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Whitehaven Hotel History - Punch

Here is our recipe for iced rum punch. Weary travelers in the "River of Rogues", an account of 18th century life by A.R. Beverly Giddings,, stop at the Whitehaven Hotel to sip iced rum punch beneath a tulip tree:

1 lb brown sugar
1 quart lemon juice
1 quart of pineapple juice
2 quarts rum
1 quart cognac
1/2 cup peach brandy

Mix one pound packed brown sugar in a pan with enough water to dissolve the sugar. Boil 5 minutes. Squeeze the juice from 9 lemons and pour into the hot syrup. Add the lemon rinds. Cool the syrup and chill overnight so that the flavors blend. Just before you serve the punch, remove the rinds. Mix in 1 quart of pineapple juice, 2 quarts of Dark Rum, 1 quart of Cognac and 1/2 cup of peach brandy. Mix well. Pack a large punch bowl with crushed ice and then pour the punch over the ice and serve. Allow mixture to mellow for several hours, occasionally stir and taste. Serves 25.

The passage reads as follows:
We came, MacPherson and I, to the Wicomico River about three of the clock of the following afternoon. The August day was blazing hot; there was no breeze and the water lay quiet and oily against the shore. The horses, though they had drawn my light, closed chaise, were so done in that I thought it best to have them put up at White Haven for the night rather than have them returned to Princess Anne as originally intended. So they and the coachman, Julius, crossed the river with us on the ferry and put up at White Haven at a quite good inn.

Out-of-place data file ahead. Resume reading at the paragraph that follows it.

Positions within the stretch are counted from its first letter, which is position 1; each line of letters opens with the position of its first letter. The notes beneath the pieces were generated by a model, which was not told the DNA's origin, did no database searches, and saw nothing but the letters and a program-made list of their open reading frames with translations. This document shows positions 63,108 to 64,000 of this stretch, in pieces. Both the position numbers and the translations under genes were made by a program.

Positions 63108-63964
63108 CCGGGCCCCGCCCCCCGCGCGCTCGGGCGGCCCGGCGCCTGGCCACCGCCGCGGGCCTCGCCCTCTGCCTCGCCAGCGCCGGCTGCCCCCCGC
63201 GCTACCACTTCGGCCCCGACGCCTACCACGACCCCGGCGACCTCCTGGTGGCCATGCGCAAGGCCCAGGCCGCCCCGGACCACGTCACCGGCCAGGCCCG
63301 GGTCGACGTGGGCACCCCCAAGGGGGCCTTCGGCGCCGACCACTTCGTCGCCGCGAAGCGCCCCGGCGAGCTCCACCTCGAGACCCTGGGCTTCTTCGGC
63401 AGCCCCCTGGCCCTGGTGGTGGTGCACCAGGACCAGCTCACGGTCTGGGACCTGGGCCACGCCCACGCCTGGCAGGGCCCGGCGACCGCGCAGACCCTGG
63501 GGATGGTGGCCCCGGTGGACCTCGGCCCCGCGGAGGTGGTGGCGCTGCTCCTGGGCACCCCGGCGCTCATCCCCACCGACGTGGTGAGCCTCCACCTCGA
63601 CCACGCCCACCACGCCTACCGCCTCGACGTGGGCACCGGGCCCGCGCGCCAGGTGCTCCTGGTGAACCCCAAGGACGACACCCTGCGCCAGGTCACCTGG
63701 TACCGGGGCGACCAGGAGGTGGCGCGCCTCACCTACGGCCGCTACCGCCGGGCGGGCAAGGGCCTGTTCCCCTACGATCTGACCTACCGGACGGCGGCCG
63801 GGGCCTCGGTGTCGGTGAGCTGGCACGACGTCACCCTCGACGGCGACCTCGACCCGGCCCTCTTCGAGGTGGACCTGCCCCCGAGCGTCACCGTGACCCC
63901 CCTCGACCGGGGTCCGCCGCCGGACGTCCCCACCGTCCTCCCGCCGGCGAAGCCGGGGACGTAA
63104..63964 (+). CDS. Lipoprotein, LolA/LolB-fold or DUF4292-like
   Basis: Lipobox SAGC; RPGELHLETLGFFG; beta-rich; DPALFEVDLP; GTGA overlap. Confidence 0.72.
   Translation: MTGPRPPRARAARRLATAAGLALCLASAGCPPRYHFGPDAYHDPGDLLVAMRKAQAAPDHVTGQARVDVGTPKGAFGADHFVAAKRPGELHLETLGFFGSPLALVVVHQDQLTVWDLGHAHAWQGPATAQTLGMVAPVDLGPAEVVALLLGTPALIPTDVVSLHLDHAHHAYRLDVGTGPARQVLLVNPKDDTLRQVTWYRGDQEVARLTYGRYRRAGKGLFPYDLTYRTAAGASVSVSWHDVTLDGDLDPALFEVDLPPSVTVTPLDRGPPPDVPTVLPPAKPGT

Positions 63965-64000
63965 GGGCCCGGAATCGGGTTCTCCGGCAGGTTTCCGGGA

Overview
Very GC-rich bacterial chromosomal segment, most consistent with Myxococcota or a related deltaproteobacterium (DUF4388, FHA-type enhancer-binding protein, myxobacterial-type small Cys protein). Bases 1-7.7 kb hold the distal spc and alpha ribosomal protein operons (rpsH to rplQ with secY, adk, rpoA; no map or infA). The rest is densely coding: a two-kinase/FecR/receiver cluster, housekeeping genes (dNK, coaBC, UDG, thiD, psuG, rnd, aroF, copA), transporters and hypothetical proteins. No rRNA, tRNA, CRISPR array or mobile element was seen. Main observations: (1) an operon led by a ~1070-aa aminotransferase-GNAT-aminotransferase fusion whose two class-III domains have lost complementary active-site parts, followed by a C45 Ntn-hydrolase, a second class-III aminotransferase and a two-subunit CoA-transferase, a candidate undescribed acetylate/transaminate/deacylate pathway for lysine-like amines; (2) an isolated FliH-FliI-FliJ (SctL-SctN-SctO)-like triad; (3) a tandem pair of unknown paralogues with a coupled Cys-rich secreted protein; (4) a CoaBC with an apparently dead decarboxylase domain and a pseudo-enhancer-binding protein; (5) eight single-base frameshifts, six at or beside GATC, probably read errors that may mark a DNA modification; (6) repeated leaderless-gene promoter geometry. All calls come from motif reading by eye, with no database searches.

There being time before the probable arrival of the steamboat for at least a bath, the lawyer and I took a room there and soon had laved away the grime and perspirations of our journey. To add to our comfort, our good host made us an iced rum punch, which we drank while seated under a giant tulip tree at the rear of the inn. An hour later, the Maryland came hissing, panting and clanking up to the wharf, and presently a crier came through the streets announcing the arrival and that she would take passengers for Vienna, Cambridge, Easton Point, Annapolis and Baltimore . . .


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